Sung Kim repeated the U.S. position on November 11. “I think for us it’s pretty straightforward: If they’re willing to talk about the nuclear issue and how we can move towards meaningful productive credible negotiations, (we would be) happy to meet with them anytime, anywhere,” he said. He went on to respond to Jong obliquely: “It’s not that we have no interest in seeking a permanent peace regime, peace mechanism or peace treaty. But I think they have the order wrong. Before we can get to a peace mechanism to replace the armistice, I think we need to make significant progress on the central issue of denuclearization.”
The Obama administration deserves credit for agreeing to meet in New York to explore what the North Koreans had in mind and not to reject a peace process out of hand. North Korea, disappointingly was unready to respond to the U.S. to discuss denuclearization yet, which stymied talks for now.
The North’s nuclear test and satellite launch have spurred more stringent sanctions at the U.N. Security Council and in Washington, and worse, revived hopes for collapse in Seoul. This crime-and-punishment approach, however warranted by North Korean flouting of international law, has never stopped North Korean arming in the past and it is unrealistic to think it will work now. Secretary of State John Kerry and Chinese Foreign Minister Wang Yi acknowledged as much in their joint press conference announcing their agreement to move ahead on both sanctions and negotiations. “China would like to emphasize that the Security Council resolution cannot provide a fundamental solution to the Korean nuclear issue. To really do that, we need to return to the track of dialogue and negotiation. And the Secretary and I discussed this many times, and we agree on this,” Wang said. Kerry echoed him, saying that the goal “is not to be in a series of cycling, repetitive punishments. That doesn’t lead anywhere. The goal is to try to get Kim Jong-un and the DPRK to recognize that … it can rejoin the community of nations, it can actually ultimately have a peace agreement with the United States of America that resolves the unresolved issues of the Korean Peninsula, if it will come to the table and negotiate the denuclearization.” News reports focused on China’s willingness to endorse sanctions without paying much attention to the U.S. commitment to negotiations.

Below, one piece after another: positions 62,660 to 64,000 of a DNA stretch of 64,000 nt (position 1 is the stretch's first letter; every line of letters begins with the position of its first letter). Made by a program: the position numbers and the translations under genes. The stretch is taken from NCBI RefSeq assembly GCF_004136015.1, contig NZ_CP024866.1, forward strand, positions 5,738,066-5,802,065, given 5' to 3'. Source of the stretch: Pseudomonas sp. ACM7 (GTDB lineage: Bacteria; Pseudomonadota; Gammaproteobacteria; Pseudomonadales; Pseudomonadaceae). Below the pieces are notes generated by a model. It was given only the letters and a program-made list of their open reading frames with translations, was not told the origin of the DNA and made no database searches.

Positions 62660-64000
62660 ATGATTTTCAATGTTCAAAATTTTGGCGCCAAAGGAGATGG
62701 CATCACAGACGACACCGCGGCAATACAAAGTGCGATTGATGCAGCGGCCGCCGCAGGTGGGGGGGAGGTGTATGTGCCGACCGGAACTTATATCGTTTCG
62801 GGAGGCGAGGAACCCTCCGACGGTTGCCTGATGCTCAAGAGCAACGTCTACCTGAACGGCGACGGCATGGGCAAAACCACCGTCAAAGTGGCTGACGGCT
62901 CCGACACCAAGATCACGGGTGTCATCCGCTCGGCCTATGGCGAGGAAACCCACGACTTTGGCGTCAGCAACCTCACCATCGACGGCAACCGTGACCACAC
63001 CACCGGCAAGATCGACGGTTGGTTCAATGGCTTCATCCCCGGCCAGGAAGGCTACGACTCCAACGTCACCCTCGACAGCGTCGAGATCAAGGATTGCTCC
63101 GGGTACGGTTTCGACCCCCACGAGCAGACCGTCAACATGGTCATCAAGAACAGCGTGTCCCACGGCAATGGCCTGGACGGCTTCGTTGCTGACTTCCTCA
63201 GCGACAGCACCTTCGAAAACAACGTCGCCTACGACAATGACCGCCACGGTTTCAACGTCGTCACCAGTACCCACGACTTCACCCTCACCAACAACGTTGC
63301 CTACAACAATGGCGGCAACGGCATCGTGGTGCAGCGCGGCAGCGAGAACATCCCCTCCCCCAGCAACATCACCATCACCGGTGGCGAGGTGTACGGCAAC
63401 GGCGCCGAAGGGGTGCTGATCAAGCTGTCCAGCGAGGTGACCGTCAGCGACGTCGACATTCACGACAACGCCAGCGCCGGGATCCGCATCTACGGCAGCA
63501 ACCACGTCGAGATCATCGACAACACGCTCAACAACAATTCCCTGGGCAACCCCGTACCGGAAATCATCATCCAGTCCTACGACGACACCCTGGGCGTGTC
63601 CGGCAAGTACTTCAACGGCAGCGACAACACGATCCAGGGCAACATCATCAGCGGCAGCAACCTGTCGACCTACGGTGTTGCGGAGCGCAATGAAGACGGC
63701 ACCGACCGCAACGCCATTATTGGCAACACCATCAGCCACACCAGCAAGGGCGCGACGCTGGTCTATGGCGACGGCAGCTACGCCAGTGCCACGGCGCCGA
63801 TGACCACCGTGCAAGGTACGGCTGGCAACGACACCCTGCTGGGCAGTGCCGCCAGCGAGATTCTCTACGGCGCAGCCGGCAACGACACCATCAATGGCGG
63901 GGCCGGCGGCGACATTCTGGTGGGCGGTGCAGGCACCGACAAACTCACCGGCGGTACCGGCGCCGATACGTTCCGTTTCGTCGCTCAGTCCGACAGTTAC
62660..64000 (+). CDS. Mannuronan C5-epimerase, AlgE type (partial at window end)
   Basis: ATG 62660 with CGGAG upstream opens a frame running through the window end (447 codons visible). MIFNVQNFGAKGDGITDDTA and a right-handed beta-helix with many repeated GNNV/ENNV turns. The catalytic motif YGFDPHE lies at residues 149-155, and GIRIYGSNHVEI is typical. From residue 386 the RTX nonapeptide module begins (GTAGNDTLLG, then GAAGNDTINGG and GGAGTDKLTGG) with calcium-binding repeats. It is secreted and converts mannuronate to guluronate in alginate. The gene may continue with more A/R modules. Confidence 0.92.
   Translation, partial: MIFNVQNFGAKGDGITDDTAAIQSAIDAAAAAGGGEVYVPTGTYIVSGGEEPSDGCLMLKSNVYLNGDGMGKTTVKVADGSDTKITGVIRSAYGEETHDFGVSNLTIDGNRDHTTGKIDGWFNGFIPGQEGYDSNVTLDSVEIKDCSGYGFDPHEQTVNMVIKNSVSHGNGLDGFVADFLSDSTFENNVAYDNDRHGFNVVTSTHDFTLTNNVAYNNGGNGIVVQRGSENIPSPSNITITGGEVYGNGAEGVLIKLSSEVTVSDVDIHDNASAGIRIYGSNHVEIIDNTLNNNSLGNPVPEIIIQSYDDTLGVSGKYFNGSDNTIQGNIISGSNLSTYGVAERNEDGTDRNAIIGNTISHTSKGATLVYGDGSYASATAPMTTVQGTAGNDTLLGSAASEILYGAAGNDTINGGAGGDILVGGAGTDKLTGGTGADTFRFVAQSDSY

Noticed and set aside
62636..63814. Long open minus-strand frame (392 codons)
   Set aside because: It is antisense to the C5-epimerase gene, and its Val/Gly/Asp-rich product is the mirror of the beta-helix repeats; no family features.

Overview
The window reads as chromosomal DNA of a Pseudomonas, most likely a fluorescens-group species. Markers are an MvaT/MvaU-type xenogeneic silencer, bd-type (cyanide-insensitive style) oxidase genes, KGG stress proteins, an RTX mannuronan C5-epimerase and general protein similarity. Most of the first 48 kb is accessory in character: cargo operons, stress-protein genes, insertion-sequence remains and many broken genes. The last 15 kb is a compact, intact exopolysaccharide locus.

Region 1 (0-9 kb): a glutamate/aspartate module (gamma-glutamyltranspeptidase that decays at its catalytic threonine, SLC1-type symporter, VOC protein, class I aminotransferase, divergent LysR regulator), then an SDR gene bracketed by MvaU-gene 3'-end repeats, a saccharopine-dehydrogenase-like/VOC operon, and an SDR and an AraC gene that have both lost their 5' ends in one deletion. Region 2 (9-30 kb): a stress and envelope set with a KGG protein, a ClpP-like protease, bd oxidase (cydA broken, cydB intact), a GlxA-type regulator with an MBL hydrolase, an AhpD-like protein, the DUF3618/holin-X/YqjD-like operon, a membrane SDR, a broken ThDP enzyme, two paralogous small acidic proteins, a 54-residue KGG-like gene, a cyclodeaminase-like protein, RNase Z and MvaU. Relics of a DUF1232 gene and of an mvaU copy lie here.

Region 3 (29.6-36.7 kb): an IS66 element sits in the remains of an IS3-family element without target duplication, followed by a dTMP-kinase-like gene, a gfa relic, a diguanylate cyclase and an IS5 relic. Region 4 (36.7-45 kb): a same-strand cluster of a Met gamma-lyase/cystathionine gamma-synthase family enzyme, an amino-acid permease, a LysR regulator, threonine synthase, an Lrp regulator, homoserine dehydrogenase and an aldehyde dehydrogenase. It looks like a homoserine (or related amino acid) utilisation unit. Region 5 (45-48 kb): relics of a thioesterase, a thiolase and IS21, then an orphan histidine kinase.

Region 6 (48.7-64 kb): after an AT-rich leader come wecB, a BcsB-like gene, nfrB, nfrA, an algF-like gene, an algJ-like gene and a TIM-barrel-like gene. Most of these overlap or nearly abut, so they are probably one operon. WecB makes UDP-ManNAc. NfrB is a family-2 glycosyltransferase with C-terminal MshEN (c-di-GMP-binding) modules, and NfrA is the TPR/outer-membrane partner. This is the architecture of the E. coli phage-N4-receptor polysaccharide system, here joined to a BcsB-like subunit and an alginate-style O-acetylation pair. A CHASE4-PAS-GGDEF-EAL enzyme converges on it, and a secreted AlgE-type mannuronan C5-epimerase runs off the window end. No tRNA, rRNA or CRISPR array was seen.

If the two sides can avoid deadly clashes triggered by upcoming joint military exercises, they may get back to exploring the only real off-ramp from the current impasse: reciprocal steps to open the way to negotiations that would address both denuclearization and a peace process in Korea – but not without a change of heart in Pyongyang, Washington, and Seoul. Stay tuned.
 Reuters, “U.S. Rejected Peace Talks before Last Nuclear Test,” February 21, 2016.
 Alastair Gale and Carol Lee, “U.S. Agreed to North Korea Peace Talks before Latest Nuclear Test,” Wall Street Journal, February 21, 2016.
 Lee Je-hun, “Could Wang’s Two-Track Proposal Lead to a Breakthrough?” Hankyoreh, February 19, 2016.
 Yonhap, “N. Korea Must Pay ‘Necessary Price’ for Nuke Test, Rocket Launch: China FM,” February 17, 2016.
 KCNA, KCNA Report, January 10, 2015.
 Deputy Spokesperson Marie Harf, Department of State Daily Briefing, January 12, 2015.
 On the history of reneging by various parties, Leon V. Sigal, “How to Bring North Korea Back into the NPT,” Nuclear Proliferation and International Order, ed. Olaf Njolstad (London: Routledge, 2010), pp. 65-82.
 Associated Press, “U.S.: Not Sign Yet N. Korea Serious on Nuke Talks,” February 4, 2015.
 Yonhap, “U.S. Willing to Hold Exploratory Talks with N. Korea in Pyongyang,” Korea Herald, September 19, 2015.
 Reuters, “N. Korea Accuses U.S. of ‘Nuclear Blackmail,’” November 4, 2015.
 Chang Jae-soon, “Amb. Sung Kim: U.S. ‘Happy to Meet’ with N. Korean ‘Anytime, Anywhere,” Yonhap, November 11, 2015.
 Secretary of State John Kerry, Remarks with Chinese Foreign Minister Wang Yi at the Department of State, February 23, 2016.